Sleep and mental health are very closely connected. Every 90 minutes or so, a healthy individual will cycle between four phases of increasingly deep sleep. Body temperature drops and heart rate slows during the first sleep phase. By the fourth phase, your body is producing physiological changes that boost your immune system and prepare your nervous system for another day. Sleep disturbances that disrupt this transition between stages of sleep can wreak havoc on your brain. Your cognitive function may become impaired, stress hormones may be released, and above all else, your emotional regulation may not function as it should.
If this happens once, you can go to bed early the next night and make up for lost sleep without worry. But if your sleep efficiency is repeatedly impacted, your mental health may suffer in return.
This is where melatonin can come to the rescue. By taking melatonin, you can help your body get the sleep it needs to stay mentally fit. Melatonin treatment can be a positive sleep aid that promotes healthier, consistent sleep. These positive effects of melatonin can thereby ensure your brain is healthy and ready to go, each and every morning.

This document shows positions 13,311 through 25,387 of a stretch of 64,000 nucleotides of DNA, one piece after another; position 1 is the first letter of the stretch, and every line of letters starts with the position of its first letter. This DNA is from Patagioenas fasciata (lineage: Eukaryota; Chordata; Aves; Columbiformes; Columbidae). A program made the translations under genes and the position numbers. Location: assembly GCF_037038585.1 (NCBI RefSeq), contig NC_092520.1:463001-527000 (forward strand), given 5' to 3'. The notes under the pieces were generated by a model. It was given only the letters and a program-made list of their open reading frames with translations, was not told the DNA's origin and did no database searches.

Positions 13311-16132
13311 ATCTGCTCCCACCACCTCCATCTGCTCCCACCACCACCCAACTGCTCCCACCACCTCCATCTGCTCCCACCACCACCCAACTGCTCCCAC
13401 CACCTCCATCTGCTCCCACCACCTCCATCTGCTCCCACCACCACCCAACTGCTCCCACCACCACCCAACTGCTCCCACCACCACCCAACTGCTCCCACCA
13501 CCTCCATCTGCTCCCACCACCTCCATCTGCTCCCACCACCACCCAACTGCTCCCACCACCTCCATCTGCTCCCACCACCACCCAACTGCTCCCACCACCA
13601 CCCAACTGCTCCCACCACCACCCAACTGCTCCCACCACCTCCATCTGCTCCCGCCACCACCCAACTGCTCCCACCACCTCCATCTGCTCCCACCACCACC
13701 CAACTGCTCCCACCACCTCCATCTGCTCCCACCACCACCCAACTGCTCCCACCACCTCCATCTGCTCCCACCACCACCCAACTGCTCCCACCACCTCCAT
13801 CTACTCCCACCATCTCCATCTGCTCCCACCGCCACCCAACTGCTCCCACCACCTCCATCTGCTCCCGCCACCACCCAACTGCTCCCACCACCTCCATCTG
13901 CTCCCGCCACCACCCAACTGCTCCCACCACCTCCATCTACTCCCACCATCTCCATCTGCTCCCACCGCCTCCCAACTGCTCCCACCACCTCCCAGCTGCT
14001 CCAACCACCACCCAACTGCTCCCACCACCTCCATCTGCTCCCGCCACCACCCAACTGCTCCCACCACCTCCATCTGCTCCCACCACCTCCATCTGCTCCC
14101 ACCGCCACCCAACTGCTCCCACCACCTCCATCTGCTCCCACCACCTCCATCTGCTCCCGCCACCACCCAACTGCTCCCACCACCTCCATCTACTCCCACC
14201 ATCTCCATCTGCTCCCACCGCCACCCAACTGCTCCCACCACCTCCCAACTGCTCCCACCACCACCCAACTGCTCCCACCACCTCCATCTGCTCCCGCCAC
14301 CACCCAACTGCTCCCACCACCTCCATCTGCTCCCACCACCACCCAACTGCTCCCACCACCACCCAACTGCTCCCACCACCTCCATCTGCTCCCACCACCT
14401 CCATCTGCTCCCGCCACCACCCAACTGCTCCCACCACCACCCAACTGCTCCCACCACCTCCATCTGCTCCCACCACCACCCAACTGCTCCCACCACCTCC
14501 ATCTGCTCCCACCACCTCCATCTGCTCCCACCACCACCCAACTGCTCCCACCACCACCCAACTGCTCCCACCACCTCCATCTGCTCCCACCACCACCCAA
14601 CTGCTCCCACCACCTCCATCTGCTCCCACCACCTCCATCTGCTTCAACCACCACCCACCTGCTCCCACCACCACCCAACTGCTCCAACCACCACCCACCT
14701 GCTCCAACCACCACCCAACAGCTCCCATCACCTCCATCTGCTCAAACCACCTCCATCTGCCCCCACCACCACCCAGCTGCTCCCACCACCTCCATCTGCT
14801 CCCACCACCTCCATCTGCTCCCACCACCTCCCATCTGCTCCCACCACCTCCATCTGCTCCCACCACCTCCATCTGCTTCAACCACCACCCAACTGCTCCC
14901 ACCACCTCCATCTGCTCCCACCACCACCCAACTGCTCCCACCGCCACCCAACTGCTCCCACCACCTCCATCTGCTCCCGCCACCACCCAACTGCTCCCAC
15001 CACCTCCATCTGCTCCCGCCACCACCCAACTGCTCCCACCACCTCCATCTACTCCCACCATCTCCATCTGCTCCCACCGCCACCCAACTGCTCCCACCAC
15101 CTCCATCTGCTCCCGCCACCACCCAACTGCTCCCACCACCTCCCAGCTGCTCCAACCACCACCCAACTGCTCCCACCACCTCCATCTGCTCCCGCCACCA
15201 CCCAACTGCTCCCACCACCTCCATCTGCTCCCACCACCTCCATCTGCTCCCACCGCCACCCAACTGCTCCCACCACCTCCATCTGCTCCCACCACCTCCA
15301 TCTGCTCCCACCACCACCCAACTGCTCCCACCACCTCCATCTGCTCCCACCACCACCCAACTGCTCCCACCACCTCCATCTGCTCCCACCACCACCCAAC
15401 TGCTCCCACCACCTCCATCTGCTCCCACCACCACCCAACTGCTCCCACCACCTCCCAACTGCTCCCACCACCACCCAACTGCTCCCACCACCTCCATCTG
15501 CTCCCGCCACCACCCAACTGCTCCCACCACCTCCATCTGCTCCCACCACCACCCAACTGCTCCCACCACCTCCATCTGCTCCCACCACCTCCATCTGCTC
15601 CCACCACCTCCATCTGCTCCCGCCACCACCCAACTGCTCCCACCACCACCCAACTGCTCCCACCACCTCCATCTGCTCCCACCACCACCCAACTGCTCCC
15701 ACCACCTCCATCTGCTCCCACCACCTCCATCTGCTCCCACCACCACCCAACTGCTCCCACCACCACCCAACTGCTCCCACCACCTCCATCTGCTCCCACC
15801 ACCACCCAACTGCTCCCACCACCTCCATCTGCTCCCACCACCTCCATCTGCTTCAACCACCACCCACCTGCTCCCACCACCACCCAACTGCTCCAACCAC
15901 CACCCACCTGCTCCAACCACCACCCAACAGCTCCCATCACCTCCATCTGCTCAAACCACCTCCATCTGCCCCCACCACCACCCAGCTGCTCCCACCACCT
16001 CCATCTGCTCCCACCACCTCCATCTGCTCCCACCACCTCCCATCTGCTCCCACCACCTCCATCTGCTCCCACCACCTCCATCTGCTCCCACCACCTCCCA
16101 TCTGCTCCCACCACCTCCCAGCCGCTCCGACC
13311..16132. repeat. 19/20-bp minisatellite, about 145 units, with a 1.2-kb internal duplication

Foods that help reduce anxiety
Most of us know that healthy eating is important for physical health, but what if eating better also helped our mental health? Recent studies show that diet may play a role in lowering one's anxiety level. Eating a diet that is well balanced and focused on whole foods versus processed foods is key. Whole grains, vegetables and fruits are higher in complex carbohydrates and fiber that help to slow digestion, thereby avoiding significant shifts in blood sugar levels that can contribute to feeling more anxious. Other strategies include not skipping meals, staying hydrated by drinking adequate amounts of water, and limiting or avoiding caffeine and alcohol. In addition, some studies have shown that specific foods may help to reduce anxiety.